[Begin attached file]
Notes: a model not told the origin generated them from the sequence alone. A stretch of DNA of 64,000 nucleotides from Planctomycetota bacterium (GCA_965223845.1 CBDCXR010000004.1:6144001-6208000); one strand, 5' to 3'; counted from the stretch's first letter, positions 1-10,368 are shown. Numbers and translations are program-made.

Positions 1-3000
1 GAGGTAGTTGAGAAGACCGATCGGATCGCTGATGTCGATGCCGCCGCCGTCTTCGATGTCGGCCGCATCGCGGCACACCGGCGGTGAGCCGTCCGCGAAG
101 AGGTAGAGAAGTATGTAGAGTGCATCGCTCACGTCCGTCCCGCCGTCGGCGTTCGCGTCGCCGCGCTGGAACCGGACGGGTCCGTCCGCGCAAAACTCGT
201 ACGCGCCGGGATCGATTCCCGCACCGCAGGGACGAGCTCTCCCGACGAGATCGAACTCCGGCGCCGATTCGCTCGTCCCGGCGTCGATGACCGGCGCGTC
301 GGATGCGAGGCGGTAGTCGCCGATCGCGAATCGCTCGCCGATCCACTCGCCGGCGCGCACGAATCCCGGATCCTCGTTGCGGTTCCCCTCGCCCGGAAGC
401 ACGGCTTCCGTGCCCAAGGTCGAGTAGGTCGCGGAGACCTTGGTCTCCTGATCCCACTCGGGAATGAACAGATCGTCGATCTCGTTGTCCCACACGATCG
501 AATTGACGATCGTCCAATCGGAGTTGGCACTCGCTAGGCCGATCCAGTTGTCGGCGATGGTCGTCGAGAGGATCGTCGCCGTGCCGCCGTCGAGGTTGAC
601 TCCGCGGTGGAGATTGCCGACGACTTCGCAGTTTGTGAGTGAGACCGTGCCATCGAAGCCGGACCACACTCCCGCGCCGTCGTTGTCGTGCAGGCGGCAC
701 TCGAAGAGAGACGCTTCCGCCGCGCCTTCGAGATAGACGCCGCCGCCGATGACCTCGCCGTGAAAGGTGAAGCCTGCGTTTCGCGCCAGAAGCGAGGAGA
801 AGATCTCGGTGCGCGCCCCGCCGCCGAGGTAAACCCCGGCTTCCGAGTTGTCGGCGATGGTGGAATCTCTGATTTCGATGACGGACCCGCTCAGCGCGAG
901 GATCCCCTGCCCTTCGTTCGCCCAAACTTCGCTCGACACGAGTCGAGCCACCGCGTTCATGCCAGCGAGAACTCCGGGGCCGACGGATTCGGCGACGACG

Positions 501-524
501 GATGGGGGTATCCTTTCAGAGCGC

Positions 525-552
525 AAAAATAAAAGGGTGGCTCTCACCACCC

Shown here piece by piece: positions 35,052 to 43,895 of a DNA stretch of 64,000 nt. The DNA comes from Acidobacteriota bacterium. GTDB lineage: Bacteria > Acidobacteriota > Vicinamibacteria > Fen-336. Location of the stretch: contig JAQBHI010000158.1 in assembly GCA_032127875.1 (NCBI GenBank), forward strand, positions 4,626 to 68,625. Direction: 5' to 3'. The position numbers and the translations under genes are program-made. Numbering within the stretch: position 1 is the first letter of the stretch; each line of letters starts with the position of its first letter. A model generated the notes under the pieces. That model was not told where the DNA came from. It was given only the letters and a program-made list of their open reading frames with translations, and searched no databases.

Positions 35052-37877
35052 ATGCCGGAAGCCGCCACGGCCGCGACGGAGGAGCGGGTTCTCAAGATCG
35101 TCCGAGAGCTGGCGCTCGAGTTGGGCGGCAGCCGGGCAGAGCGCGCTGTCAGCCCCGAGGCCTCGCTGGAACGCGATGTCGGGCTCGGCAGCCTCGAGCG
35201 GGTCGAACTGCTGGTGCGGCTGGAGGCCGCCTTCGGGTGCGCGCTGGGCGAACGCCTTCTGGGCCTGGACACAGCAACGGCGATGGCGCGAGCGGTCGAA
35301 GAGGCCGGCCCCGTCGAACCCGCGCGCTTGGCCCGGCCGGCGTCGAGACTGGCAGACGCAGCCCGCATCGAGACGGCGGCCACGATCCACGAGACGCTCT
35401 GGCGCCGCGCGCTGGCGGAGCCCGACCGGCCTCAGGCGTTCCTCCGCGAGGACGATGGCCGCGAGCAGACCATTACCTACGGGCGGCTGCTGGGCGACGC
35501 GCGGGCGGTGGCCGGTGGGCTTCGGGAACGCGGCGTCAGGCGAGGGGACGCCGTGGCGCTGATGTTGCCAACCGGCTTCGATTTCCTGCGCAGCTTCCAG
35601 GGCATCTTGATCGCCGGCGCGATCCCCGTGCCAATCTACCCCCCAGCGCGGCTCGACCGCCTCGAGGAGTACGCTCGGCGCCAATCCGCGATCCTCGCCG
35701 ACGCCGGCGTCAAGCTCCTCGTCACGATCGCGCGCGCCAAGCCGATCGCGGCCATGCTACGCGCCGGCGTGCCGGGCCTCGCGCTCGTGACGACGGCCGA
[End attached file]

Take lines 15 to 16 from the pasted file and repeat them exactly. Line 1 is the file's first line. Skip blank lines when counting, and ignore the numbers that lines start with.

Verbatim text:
Positions 525-552
525 AAAAATAAAAGGGTGGCTCTCACCACCC